You can sign up to host an official event (it can be as simple as a story time) during Children's Book Week and receive promotional materials, including posters and bookmarks. Children's Book Week is connected with the Every Child a Reader campaign and the Children's/Teen Choice Book Awards. I did this last year and also entered their contest to use social media to promote it. They were going to have a winner in each state, and awarded 15 complete sets of the nominated books. (Apparently I was the only one in Indiana, and they must have had only 15 entrants!) Deadline to register for the free materials is February 9. Voting for the book awards runs from March 1 to May 6, and a link to the finalists can be found on this page.

Resources for the Pyeonychang 2018 Winter Olympics

Does your school hold any classroom or school-wide events to celebrate the Olympics? I have updated several resources in three different formats to give people a choice. I try to curate only free materials. We had a wonderful opening ceremony one year at Creston, complete with the Parade of Nations (homerooms), the "Olympic Theme" as they marched in, orchestra numbers, and a welcome from an exchange teacher from Japan (yes, it was 20 years ago).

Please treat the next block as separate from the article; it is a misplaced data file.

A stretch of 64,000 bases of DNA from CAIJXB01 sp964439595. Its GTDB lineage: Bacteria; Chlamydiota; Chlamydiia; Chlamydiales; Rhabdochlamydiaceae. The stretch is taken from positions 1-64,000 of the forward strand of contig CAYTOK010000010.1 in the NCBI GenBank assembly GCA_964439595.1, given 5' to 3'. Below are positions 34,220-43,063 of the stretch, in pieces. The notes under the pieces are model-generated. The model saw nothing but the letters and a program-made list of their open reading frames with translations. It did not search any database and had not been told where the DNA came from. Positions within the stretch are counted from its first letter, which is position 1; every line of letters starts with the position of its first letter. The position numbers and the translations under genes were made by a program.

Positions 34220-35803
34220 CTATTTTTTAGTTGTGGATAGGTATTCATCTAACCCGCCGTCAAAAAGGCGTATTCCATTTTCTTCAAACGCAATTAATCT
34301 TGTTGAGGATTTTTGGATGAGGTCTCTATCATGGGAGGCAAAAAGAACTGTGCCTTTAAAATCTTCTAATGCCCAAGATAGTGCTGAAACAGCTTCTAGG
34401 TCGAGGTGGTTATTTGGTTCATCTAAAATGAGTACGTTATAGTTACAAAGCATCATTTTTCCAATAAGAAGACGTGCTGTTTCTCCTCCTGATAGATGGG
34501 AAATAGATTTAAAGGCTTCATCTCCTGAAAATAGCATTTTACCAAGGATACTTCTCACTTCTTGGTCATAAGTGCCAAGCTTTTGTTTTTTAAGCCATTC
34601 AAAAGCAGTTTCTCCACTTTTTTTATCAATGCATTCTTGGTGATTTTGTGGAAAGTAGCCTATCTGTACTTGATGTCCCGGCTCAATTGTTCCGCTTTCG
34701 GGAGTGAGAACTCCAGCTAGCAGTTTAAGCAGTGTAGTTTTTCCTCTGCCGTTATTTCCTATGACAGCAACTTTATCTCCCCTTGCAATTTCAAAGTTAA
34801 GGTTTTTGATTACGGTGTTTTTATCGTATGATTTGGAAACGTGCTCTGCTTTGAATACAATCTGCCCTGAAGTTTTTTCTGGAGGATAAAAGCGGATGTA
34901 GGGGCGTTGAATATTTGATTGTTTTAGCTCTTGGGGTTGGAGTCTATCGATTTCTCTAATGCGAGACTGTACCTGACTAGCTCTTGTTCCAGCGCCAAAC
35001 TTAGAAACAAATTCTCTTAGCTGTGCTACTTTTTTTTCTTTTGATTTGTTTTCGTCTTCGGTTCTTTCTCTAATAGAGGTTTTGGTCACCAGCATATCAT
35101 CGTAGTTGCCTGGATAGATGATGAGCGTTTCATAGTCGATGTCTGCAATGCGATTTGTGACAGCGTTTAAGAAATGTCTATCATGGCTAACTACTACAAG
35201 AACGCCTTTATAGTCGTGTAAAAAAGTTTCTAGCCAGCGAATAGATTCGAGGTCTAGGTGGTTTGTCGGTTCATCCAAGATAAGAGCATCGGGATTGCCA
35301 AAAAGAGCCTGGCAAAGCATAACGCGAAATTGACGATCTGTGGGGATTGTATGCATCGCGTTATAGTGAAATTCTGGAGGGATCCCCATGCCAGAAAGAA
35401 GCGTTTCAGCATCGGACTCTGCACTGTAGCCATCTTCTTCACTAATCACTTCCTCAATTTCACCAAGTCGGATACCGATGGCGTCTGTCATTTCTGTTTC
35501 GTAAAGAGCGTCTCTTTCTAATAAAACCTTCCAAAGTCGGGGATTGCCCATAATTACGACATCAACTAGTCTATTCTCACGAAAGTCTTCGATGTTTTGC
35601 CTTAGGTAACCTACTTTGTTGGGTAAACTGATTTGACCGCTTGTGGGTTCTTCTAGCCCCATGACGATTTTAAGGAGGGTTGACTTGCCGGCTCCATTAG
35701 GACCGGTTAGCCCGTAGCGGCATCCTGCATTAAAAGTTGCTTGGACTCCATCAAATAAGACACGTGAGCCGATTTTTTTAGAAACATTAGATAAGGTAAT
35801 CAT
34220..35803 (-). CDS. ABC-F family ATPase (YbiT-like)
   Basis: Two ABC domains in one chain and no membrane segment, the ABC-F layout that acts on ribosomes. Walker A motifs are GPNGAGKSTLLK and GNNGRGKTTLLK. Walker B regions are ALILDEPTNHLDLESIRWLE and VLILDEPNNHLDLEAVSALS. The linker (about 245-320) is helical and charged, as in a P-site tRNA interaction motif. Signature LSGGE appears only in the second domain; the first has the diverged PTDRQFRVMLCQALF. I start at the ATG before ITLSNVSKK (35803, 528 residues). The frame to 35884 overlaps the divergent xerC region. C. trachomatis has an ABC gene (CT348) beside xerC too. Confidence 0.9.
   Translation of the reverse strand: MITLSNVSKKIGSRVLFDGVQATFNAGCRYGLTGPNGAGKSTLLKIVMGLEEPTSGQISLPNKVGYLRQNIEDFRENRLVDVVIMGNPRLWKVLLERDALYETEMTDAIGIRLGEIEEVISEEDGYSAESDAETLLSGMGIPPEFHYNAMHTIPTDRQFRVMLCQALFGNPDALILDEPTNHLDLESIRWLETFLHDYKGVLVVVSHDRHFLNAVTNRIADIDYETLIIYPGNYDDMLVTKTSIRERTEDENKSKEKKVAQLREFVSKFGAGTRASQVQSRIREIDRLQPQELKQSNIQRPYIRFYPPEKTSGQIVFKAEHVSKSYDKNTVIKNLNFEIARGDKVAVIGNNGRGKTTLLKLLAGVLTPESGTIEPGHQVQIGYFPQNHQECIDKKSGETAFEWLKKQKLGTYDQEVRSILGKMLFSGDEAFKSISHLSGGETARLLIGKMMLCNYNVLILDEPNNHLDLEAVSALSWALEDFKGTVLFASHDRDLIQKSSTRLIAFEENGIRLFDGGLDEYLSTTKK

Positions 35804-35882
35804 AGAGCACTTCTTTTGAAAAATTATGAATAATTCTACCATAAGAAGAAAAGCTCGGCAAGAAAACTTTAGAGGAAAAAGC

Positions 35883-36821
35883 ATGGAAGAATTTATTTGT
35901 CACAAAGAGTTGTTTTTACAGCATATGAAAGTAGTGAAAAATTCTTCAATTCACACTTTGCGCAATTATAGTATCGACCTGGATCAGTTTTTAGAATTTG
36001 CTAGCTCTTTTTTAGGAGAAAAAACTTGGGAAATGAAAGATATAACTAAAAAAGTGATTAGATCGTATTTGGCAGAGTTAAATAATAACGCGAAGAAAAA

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Spotlight on History/Social Studies

In recent months I've seen some great social studies resources shared. I used these in a newsletter for IMLEA, and thought I would re-share here.

These include

Eric Curts' Social Studies EdTech Links of the Month It is well worth exploring much of the other content on his site as well.

Stanford History Education Group.(SHEG) They received a lot of publicity last year for their study of students & media literacy. While some of these resources are used more in high school, there are still some suitable for the middle level. Media specialists use some of their material as well.

Gilder Lehrman Summer Seminars Schools can register to receive free American history materials from Gilder Lehrman, and their website is extensive. In addition, they support in-depth, on location summer research opportunities for K-12 teachers, with stipends that cover much of the cost.

Social Studies Digital Content List Teacher Tom Mullaney curated this list of OER (Open Educational Resources) for his own classroom use. I have several friends who participate in #sschat, where I first saw this. (Mondays, 7 pm ET)

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AISLE Membership Newsletter

Feel free to contact me for more information

Susie Highley @shighley

AISLE Membership Chair

ILF Vice President

AISLE PD Calendar

AISLE diigo Bookmarks (you can join)